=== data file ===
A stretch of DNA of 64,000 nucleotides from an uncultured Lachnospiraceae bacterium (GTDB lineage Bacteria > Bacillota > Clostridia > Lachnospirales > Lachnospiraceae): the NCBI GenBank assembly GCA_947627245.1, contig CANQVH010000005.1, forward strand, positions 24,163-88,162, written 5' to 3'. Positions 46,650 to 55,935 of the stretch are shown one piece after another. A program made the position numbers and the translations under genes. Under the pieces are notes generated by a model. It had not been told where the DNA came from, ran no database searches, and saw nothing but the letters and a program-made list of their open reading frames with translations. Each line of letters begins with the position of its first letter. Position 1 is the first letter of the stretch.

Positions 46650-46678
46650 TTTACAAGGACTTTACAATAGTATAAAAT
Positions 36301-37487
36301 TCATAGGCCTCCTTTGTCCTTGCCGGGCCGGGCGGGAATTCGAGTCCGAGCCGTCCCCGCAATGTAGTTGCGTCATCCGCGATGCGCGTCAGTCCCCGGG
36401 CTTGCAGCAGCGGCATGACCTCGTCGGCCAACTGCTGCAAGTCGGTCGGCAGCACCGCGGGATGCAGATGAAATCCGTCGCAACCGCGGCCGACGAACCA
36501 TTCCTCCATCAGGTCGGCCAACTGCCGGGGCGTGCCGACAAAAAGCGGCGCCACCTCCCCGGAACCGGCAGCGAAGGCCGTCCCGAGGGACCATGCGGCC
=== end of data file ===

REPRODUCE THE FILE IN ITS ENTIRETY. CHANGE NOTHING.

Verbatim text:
A stretch of DNA of 64,000 nucleotides from an uncultured Lachnospiraceae bacterium (GTDB lineage Bacteria > Bacillota > Clostridia > Lachnospirales > Lachnospiraceae): the NCBI GenBank assembly GCA_947627245.1, contig CANQVH010000005.1, forward strand, positions 24,163-88,162, written 5' to 3'. Positions 46,650 to 55,935 of the stretch are shown one piece after another. A program made the position numbers and the translations under genes. Under the pieces are notes generated by a model. It had not been told where the DNA came from, ran no database searches, and saw nothing but the letters and a program-made list of their open reading frames with translations. Each line of letters begins with the position of its first letter. Position 1 is the first letter of the stretch.

Positions 46650-46678
46650 TTTACAAGGACTTTACAATAGTATAAAAT
Positions 36301-37487
36301 TCATAGGCCTCCTTTGTCCTTGCCGGGCCGGGCGGGAATTCGAGTCCGAGCCGTCCCCGCAATGTAGTTGCGTCATCCGCGATGCGCGTCAGTCCCCGGG
36401 CTTGCAGCAGCGGCATGACCTCGTCGGCCAACTGCTGCAAGTCGGTCGGCAGCACCGCGGGATGCAGATGAAATCCGTCGCAACCGCGGCCGACGAACCA
36501 TTCCTCCATCAGGTCGGCCAACTGCCGGGGCGTGCCGACAAAAAGCGGCGCCACCTCCCCGGAACCGGCAGCGAAGGCCGTCCCGAGGGACCATGCGGCC